Deák spent most of the 1850s in semi-retirement, tacitly supporting various national causes without engaging in active politics. He, however, refused to assume any public role, office or position, thus becoming an emblem of the so-called passive resistance. He sold his estate to István Széchenyi, and moved to Buda to become the de facto leader of Hungarian public life. He steered a middle course between advocates of a second anti-Habsburg uprising aligned with Kossuth, and pro-Austrian collaborationists. The crisis attending the Second Italian War of Independence in 1859, with strong Hungarian popular support for the Italian cause, returned him to active political life, although he opposed the initial Austrian reform proposals of 1860. In 1861, he became the leader of the group calling for a petition to the Austrian crown, throwing the onus for a settlement onto the Habsburg court. In response to his prompting, Franz Joseph I dismissed his current administration and called for a new parliament to negotiate the settlement. Deák led the committee tasked with drafting a formula, working alongside Kálmán Tisza and other prominent contemporary politicians. The Austro-Prussian War of 1866 came just as they had completed their work, but Deák resisted extremist pressure to reopen the issue.

Gradually, Deák moderated his views on Hungary's independence. Although he maintained that the April Laws were fully valid, he began taking the line that foreign affairs, defence and finance were "common" to both Austria and Hungary under the Pragmatic Sanction of 1713. He believed that a constitutional arrangement could be worked out to incorporate these ideas while still respecting Hungary's internal independence. He supported the "Compromise" (Ausgleich or Kiegyezés) of 1867, which incorporated these ideas, with all his strength, leading the delegation that signed the actual accord. Although he was the obvious choice as the first prime minister of the Hungarian half of the newly formed Austria-Hungary, he stood down in favour of Gyula Andrássy. After 1867 his health was weakened by continuous work and the attacks on him by disappointed radical patriots used up most of his strength. His reformist ideas were often rejected by Parliament.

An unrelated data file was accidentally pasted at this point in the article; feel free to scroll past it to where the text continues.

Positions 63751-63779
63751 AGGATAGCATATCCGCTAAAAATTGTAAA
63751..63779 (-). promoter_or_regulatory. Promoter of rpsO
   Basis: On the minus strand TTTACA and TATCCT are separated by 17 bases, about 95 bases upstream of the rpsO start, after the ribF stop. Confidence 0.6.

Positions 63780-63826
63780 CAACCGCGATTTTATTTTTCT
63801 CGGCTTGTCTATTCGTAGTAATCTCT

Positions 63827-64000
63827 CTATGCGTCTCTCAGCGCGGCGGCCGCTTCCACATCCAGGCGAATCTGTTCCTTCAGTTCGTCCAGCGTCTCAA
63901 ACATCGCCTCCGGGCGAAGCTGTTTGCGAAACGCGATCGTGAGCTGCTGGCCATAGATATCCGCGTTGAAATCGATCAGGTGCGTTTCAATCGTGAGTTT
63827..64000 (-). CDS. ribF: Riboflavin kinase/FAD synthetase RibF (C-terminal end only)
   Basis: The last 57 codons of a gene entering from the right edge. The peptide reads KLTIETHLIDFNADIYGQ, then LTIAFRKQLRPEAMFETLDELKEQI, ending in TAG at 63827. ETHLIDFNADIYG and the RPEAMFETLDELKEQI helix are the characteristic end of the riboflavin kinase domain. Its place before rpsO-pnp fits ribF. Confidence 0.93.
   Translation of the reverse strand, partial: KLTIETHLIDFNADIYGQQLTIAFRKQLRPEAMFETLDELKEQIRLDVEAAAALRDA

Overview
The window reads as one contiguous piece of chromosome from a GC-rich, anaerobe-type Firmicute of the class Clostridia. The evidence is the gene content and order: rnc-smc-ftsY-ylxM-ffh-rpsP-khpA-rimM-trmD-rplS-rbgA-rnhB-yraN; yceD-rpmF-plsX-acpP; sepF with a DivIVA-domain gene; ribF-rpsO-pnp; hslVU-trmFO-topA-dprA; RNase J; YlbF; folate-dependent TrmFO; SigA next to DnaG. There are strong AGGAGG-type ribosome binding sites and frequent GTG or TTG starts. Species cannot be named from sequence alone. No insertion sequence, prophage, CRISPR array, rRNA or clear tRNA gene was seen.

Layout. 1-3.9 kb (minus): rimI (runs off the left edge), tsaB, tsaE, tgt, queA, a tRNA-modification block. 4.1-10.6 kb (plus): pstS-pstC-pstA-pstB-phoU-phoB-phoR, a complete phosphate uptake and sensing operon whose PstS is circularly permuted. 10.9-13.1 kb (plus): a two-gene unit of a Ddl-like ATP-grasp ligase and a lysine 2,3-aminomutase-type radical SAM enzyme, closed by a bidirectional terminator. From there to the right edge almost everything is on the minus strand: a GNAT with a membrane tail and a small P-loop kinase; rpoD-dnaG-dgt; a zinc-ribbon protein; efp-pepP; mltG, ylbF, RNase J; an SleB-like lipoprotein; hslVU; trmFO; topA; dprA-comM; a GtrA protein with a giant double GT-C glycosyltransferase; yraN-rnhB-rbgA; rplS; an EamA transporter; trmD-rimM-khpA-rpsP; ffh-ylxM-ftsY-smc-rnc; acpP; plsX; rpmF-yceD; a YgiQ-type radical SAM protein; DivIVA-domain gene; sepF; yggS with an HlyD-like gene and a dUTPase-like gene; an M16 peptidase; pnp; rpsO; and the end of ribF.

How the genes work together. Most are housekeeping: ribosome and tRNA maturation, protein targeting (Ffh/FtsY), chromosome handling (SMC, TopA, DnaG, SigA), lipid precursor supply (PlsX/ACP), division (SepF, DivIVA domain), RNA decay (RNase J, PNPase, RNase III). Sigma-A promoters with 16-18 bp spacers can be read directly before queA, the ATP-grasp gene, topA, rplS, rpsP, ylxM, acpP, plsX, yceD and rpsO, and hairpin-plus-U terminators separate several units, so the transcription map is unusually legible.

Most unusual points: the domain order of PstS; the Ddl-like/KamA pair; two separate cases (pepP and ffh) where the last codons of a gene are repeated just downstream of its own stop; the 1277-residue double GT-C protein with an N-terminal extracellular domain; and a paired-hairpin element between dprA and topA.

Ferenc Deák, as illustrated in his obituary in the Illustrated London News

He died on 28 January 1876 and was buried with great pomp. Parliament created a law to remember his excellent service and ordered that a statue be created from national donations. Today one of the central squares of Budapest, Deák Ferenc Square is named after him, which is where three of the four lines of the Budapest Metro come together.


  • Deák Ferenc Bilingual High School was named after him.
  • Deák Ferenc tér a major transit hub in Budapest was also named after him.
  • He is portrayed on the 20,000 forint bank note (the highest denomination Hungarian currency note).
  • Hungarian Post Office issued a postage stamp on 1 July 1932.[7]
  • He was often referred to as 'The wise man of the homeland'.
  • Deak features prominently in the 1904 book THE RESURRECTION OF HUNGARY by the Irish nationalist Arthur Griffith, who argued that Deak's policy of non-recognition of the post-1848 Austrian administration in Hungary could be imitated by Irish nationalists to achieve self-rule within a British-Irish dual monarchy.


  1. ^ Florence Mary Arnold-Forster: Francis Deák, Hungarian Statesman: A Memoir – 1880
  2. ^ Gerő, András (1999). Hungarian Liberals. Új Mandátum. pp. 55–56.
  3. ^ Király, Béla (1975). "The Radical Liberal Phase of Ferenc Deák's Career". Südost Forschungen. 34: 195–210.
  4. ^ Kozuchowski, Adam. The Afterlife of Austria-Hungary: The Image of the Habsburg Monarchy in Interwar Europe. Pitt Series in Russian and East European Studies. University of Pittsburgh Press (2013), ISBN 9780822979173. p. 83
  5. ^ a b c Bain 1911, p. 895.
  6. ^ a b "Budapest Pocket Guide - Famous Hungarians". Archived from the original on 2009-01-09. Retrieved 2009-03-20.
  7. ^ "Stamp › Ferenc Deák (1803–1876) politician". colnect.com.

External linksEdit

Further readingEdit

  • Király, Béla K. Ferenc Deák. Twayne's world leaders series. Boston: Twayne Publishers, 1975.
  • Arnold-Forster, Florence Mary. Francis Deák : Hungarian Statesman : A Memoir. London: Macmillan, 1880. (online version available here)
Political offices
Preceded by
position established
Minister of Justice
Succeeded by